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Can someone please explain what is subject and object in this sentence?

'You must do what the boss tells you'

The Boss is the subject and you is object, is it or is it not?

  • The primary subject is You. Consider You must obey, and You must obey me, where the second version also includes an "object". Finally, consider You must do what I tell you, where the highlighted element is a kind of "noun phrase" identifying the thing you are obliged to do (it just happens to include an embedded clause with a "secondary" subject I). – FumbleFingers Reinstate Monica Nov 21 '19 at 18:15
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No. There's a lot going on here, so let's break it down...

Think of the sentence

You must do that.

The subject is very obviously "you", while "that" is the object. Now think of the sentence

The boss tells you it.

"Boss" is the subject, "it" is the direct object, and "you" is the direct object. This sentence also happens to be an independent clause. We can change it into a dependent clause:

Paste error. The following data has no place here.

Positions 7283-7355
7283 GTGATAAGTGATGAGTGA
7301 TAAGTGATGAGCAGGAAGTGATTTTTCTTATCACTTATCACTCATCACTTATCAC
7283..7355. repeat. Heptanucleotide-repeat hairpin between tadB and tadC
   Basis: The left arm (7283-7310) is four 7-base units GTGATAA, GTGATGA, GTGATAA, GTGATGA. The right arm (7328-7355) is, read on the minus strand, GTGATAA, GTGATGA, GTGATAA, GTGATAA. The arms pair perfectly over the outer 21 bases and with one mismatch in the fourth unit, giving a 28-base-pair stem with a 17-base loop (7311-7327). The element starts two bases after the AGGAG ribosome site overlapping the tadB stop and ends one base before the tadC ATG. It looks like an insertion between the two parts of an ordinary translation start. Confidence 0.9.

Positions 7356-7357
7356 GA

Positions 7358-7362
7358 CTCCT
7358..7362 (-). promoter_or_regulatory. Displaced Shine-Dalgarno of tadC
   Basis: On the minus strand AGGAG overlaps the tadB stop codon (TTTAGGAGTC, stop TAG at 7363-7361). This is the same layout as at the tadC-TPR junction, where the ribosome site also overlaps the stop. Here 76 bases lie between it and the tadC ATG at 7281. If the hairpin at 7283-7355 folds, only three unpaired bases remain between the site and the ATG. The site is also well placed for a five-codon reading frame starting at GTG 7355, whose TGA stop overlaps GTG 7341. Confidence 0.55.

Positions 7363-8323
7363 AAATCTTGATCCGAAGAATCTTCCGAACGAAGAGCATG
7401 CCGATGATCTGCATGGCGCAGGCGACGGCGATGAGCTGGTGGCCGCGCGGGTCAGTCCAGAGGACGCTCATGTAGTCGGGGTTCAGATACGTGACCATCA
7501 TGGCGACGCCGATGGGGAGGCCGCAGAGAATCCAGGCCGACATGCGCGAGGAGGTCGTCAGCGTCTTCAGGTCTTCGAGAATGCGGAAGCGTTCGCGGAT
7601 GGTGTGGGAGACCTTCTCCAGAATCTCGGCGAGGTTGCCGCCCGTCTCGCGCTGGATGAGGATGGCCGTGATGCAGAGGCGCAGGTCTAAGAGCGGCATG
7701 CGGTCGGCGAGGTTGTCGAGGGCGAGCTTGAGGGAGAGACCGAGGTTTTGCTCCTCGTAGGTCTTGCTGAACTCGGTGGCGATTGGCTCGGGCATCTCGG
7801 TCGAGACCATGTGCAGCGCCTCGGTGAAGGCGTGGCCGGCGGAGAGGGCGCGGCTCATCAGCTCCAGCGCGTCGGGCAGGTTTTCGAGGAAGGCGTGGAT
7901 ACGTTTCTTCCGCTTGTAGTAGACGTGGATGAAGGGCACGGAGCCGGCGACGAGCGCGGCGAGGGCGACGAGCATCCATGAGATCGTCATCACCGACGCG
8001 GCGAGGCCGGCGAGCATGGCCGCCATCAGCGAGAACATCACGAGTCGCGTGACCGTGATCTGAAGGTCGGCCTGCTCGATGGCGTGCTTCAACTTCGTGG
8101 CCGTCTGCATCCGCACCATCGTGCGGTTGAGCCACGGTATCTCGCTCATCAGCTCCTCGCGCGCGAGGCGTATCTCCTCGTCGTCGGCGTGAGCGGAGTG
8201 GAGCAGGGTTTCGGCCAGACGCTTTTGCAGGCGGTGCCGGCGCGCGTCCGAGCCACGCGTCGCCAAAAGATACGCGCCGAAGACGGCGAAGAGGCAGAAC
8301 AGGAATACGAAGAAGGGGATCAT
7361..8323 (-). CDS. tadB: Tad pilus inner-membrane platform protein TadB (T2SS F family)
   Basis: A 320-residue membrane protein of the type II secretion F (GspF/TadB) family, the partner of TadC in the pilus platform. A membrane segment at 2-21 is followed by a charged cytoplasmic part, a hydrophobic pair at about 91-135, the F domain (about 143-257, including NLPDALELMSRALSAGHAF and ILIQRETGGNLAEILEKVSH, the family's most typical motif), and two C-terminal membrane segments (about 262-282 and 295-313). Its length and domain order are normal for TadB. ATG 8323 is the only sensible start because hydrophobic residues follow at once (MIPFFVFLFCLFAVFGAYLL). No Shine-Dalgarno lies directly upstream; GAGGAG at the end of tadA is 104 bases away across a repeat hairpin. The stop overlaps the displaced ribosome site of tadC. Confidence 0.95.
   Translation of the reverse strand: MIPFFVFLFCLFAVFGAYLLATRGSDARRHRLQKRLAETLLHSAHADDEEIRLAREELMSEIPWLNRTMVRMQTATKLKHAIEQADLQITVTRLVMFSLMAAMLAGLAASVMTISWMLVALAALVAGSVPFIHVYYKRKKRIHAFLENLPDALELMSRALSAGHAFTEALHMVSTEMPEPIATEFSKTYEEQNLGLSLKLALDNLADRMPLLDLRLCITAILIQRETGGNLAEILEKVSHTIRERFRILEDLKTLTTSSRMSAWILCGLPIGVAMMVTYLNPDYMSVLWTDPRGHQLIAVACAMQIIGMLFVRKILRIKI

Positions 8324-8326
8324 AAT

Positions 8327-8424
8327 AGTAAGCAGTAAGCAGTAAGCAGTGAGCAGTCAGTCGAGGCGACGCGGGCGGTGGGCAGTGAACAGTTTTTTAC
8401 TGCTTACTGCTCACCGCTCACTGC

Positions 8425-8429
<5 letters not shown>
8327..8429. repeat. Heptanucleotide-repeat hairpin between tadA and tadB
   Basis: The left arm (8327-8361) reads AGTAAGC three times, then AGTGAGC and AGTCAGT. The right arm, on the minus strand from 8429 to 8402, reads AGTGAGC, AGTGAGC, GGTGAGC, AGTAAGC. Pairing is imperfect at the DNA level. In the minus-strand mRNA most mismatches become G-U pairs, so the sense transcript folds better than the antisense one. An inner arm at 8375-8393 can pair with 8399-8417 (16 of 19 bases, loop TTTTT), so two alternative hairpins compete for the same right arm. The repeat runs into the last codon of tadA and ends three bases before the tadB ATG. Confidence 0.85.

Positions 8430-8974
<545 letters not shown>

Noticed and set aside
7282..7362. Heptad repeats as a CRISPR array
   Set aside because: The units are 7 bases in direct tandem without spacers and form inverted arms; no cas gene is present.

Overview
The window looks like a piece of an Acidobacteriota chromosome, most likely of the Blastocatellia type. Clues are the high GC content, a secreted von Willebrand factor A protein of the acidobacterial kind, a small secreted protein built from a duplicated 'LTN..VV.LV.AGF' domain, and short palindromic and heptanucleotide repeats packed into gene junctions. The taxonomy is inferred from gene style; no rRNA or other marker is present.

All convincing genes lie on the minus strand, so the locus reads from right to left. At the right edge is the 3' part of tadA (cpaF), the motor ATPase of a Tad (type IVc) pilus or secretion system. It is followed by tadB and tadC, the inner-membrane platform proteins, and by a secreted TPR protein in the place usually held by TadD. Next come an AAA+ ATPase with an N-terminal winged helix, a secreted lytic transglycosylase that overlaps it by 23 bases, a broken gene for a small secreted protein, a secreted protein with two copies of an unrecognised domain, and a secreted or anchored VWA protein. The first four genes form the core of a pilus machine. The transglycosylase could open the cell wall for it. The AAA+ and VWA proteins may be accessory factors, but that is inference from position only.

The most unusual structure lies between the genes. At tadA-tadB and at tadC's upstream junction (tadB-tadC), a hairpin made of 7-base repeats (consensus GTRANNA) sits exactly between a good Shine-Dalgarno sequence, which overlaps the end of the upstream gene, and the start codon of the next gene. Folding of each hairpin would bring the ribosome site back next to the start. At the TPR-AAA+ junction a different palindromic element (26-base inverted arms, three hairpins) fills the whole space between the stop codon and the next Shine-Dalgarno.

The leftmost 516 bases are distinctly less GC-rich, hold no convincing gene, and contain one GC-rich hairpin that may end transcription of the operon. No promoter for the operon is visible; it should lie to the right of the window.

"what the boss tells you."

All the words retain their original meaning ("what" replaces "it"), but the inverted word order means that this clause can no longer stand on its own. Now let's go back to our first sentence. We can replace the pronoun "that" with our new clause:

You must do what the boss tells you.

The first you is the subject, just like it was in the first sentence, and the entire clause (which replaces "that") is the object (just like "that" was the object in the original). Within our dependent clause, boss is still the subject, but it is not the subject of the overall sentence, only of the dependent clause.

So in summary, "You" (the first "you") is the subject, and the dependent clause "what the boss tells you" acts as the object. All the words in the dependent clause have their own meanings within the clause, but not so much within the overall sentence.

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